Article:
Antibiotics Are Now Wholly Ineffective –So What Can You Do?

August 30, 2010

If you’re lucky, your doctor will not prescribe you antibiotics unless they are absolutely vital in tackling your health problem. Why do I say lucky? Because over the past few years the evidence against the too free use of antibiotics has been growing and recently in the journal Lancet Infectious Diseases was confirmation that they are becoming wholly ineffective as treatments for infection.

You may think well what has this to do with me, I never take antibiotics? Sadly you may never knowingly take them but you are certainly ingesting them on a regular basis as they are frequently used in feed for both animals and fish to prevent infection and once you eat them you are getting a dose too.

According to the report, even the most powerful antibiotics available are largely inadequate at tackling the emerging forms of new and powerful “super” bacteria. Professor Tim Walsh from Cardiff University’s School of Medicine’s Department of Infection, Immunity and Biochemistry investigated how common the NDM-1 producing antibiotic resistant bacteria are in Bangladesh, India, and Pakistan and the importation of these bacteria into the UK via patients returning from these countries.

Professor Walsh has outlined how this new gene is changing the way infectious bacteria survive. The NDM 1 gene passes among bacteria like E. Coli and Klebsiella pneumoniae and makes them resistant to antibiotics so that even carbapenems, the most powerful antibiotics available, are no match for these new bacteria.

Our reliance since the 1950s on the “magic bullet” school of medicine has led to massive overprescribing of antibiotics to treat infection and we have now reached the end of the road. The problem is that the bacteria evolved during the same period and have become resistant to most of the antibiotics. This means that in some cases more than double the amount of antibiotics is needed to fight a bacterial infection.

According to Professor Walsh there are no antibiotics in the pipeline that have activity against NDM 1-producing enterobacteriaceae and he posits that we have a bleak window of maybe ten years where we are going to have to use the antibiotics we have very wisely, but also grapple with the reality that we have nothing to treat these infections with.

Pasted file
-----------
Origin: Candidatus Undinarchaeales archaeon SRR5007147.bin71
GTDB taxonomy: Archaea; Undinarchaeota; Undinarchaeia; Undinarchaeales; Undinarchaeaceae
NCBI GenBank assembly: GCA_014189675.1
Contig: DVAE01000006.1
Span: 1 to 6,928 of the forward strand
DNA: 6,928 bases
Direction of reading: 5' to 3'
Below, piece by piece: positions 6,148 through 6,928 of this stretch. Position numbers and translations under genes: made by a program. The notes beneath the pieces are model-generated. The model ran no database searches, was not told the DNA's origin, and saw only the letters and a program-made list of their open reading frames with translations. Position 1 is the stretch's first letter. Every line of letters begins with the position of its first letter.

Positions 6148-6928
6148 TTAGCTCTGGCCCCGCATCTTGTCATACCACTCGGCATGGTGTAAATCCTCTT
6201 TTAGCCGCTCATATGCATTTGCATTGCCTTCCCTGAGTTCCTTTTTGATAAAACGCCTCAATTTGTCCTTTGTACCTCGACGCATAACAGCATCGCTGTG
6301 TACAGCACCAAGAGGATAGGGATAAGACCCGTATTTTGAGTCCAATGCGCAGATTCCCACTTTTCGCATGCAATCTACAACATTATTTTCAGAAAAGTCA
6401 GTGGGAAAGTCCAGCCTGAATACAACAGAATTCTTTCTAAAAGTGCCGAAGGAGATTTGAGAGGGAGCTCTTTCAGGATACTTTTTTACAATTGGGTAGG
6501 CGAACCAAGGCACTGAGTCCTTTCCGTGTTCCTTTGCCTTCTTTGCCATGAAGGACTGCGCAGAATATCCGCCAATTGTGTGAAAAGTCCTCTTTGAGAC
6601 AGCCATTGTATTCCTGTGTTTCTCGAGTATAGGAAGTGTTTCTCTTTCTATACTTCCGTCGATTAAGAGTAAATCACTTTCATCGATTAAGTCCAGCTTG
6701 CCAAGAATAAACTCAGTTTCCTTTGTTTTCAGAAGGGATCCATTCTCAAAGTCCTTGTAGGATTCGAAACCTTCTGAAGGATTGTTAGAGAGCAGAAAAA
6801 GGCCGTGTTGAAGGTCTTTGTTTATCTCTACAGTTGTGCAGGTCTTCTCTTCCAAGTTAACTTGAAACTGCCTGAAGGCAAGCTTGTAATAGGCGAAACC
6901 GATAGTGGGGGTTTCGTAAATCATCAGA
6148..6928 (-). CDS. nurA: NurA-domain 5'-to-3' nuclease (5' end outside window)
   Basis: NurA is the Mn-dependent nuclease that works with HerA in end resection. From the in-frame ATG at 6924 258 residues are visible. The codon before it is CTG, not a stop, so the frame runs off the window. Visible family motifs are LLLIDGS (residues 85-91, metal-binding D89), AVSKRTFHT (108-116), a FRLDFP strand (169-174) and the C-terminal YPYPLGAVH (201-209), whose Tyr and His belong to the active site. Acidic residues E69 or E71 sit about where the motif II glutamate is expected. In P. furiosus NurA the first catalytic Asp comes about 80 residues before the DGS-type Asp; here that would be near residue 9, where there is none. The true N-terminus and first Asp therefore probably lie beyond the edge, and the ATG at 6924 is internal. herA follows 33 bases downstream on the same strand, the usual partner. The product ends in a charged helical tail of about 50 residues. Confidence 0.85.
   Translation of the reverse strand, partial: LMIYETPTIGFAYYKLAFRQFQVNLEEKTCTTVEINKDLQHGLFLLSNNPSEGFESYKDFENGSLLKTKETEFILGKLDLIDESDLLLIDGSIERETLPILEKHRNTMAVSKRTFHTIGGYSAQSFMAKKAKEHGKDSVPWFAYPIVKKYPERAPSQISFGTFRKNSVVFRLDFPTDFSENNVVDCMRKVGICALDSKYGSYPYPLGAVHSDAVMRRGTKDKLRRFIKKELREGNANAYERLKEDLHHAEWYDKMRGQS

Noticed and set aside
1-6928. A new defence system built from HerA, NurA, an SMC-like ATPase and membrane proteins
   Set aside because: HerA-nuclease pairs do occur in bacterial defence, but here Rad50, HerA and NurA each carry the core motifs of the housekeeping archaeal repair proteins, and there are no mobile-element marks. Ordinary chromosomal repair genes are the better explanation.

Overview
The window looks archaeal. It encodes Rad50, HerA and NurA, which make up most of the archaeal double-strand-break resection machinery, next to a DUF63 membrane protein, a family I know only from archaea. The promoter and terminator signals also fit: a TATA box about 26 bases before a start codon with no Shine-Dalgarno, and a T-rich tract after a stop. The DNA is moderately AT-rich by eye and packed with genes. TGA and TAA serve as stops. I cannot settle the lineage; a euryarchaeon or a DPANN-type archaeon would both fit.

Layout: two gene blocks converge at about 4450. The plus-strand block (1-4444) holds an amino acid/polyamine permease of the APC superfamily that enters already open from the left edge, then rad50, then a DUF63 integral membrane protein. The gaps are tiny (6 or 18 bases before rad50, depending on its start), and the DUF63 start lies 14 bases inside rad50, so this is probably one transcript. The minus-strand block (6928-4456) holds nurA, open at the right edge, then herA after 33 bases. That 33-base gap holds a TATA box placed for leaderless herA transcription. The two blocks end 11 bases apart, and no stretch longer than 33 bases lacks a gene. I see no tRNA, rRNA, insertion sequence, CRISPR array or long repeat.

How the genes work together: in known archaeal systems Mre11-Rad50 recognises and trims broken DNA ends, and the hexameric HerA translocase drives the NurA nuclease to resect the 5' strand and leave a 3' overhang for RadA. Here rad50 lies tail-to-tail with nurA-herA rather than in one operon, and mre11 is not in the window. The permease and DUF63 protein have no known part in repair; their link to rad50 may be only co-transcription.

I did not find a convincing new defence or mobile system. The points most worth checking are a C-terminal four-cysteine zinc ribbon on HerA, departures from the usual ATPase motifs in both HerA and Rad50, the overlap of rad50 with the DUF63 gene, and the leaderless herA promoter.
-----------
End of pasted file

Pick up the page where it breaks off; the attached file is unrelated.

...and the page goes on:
If you are still wondering how important this could be then according to Dr. Livermore, director of the antibiotic resistance monitoring and reference laboratory at the U.K. Health Protection Agency, the entirety of modern medicine could collapse as a result of antibiotics becoming useless. “A lot of modern medicine would become impossible if we lost our ability to treat infections,” he stated.

Natural Solutions:

The simplest solution is to ensure that you never need to take antibiotics for infection and that means doing everything you can to support your body to fight infection naturally. This starts by supporting your immune system with a healthy diet, regular exercise and stress management and by boosting your immunity when needed with supplements including vitamins C and B, Zinc and Echinacea and maintaining a healthy gut with probiotics if necessary.

Our skin naturally produces bacterial fighting proteins but we disturb the natural balance. of microorganisms on the skin through the use of antibiotic creams. These affect the body’s ability to fight the bacteria and can even lead to more skin infections, but in most cases, you only need to wash the wound with an anti-bacterial soap.

We already have natural antibiotics in your body in the form of the live bacteria in our intestines to help with digestion and keep us healthy. These bacteria also fight invading bacteria, but they are destroyed when we take antibiotics so all we have to do is provide the optimum conditions for our body to fight infection and heal itself.

You can also help keep yourself healthy with some essential ingredients from your kitchen such as garlic and Manuka honey, both of which are natural antibiotics that can kill bacteria. If you want to have something topical to apply to a skin infection then try grapefruit seed extract which tastes disgusting but is certainly an effective disinfectant for the skin and used internally kills bacteria such as Strep, Staph and Salmonella. Another old favourite is tea tree oil which contains antiseptic compounds that act as skin disinfectants and is used in the treatment of ringworm, fungal infections of the toenails, yeast infections, bad breath and acne.

A new product that I came across recently is a Natural Antiseptic Gel from Grandmas Vine that harnesses the powerful curative properties of antibacterial, antifungal, and antiseptic, cider vinegar. I have been using it to treat a persistent patch of dry eczema and it is proving effective at relieving the itching and clearing up the outbreak.


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